Our Coffee: Sourcing and Purchase
WRITTEN BY Justin McArthur
11 April 2016

If there's one factor about coffee that we would describe as inescapable, it's that the only way to consistently find quality coffee is by spending time in the countries where our coffees are grown. Every year our roasters spend hundreds of hours perched in plane seats as they travel to origin to taste and compare the best of the thousands of coffees produced each season. They make a point to spend time with farm owners and farm managers to establish a greater understanding of the growers' goals and concerns. When time affords, our roasters also hone their abilities and broaden their networks by participating as jury members in international coffee competitions like the Cup Of Excellence.

"Any farmer will tell you that quality does not happen by accident."
Heath Cater, Coffee Chief, visiting a coffee warehouse in Ethiopia.

Delivering consistently high-quality coffee requires a long-term outlook, specialist skill, and good harvest and post-harvest practices. When we visit a coffee farm, we not only look at the coffee itself but also at farm management, how it responds to the myriad of issues around social standards in developing nations, as well as the whole processing chain. As you'll appreciate, the overall environment in which coffee is grown makes a huge difference, and this is what we try to take into account.

As intrepid as it might sound, directly sourcing coffee, as we do, isn't without some sizeable risks for a small company in New Zealand. We're sitting on a couple of diminutive islands in the middle of nowhere and a very long way from where any of our coffee is grown. To get to the stage where we can fill a shipping container with coffee (the equivalent of 80,000 small bags of coffee you'd buy from one of our stores) and duly write a sizeable cheque for it, we have to be pretty sure the coffee we've found has been produced in a way that we're comfortable with in terms of the human element (farmers and farm staff) and all agricultural practices.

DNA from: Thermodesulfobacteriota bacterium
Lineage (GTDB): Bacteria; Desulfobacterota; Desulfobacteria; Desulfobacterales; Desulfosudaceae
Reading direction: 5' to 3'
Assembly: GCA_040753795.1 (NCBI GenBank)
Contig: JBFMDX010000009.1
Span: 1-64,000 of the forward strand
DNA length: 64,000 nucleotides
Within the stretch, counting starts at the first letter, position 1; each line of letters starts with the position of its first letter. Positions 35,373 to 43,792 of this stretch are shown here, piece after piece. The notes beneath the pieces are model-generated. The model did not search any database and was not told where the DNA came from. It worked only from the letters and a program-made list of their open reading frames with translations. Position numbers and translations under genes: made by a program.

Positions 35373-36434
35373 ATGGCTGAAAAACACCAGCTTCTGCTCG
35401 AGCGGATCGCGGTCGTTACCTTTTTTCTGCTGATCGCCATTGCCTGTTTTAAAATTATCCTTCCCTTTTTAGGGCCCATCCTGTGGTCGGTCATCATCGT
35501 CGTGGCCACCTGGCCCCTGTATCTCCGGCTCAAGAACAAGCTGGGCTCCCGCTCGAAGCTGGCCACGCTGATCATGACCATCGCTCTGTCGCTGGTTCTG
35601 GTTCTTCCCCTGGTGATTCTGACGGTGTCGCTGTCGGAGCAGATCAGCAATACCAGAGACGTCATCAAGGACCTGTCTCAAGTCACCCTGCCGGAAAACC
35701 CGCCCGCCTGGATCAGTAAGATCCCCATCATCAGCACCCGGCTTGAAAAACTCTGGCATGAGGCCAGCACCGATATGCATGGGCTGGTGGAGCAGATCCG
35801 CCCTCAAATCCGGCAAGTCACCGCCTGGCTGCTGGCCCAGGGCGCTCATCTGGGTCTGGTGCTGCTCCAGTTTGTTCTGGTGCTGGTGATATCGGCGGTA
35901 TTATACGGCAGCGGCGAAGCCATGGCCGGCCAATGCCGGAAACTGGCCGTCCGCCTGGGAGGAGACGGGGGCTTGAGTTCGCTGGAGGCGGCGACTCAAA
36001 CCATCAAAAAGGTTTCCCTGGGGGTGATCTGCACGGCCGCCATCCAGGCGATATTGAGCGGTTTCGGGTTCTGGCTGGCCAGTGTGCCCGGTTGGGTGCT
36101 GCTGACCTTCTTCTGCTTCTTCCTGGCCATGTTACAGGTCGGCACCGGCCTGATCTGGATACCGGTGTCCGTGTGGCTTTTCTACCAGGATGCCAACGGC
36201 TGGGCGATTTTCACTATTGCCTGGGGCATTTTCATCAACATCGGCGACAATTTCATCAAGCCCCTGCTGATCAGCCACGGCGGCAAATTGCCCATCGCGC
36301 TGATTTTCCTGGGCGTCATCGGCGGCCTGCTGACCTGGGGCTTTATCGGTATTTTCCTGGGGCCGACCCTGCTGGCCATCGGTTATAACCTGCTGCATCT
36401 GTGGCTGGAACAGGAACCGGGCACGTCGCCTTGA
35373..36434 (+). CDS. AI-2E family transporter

One of the main issues we have to be vigilant on when sourcing a new crop is determining the relative shelf life of that coffee. A fresh coffee can profile well when cupped at origin but if it hasn't been processed, and in particular, dried, in a uniform and tightly monitored way, then its cup qualities can deteriorate faster than you could reasonably expect. Ideally, if the coffee has been bought as a blend ingredient (say as a component of our Supreme or Boxer blends), you would hope to use it throughout the year, right up until the next crop is available. In the worst possible case you can end up landing a container that fades rapidly and soon turns into a dull shadow of what you thought you were buying. Only being on the ground at the coffees point of origin can you learn how to recognise coffee that has been suitably processed.

Despite the financial risk, the huge upshot of importing directly from origin is that we can establish long-term relationships with growers, mills and exporters. We view this as an essential exercise to make our future access to quality and interesting coffee sustainable. It's on these trips that we can learn invaluable lessons about the agricultural side of the coffee trade and meet some of the most interesting and hardworking professionals in the business.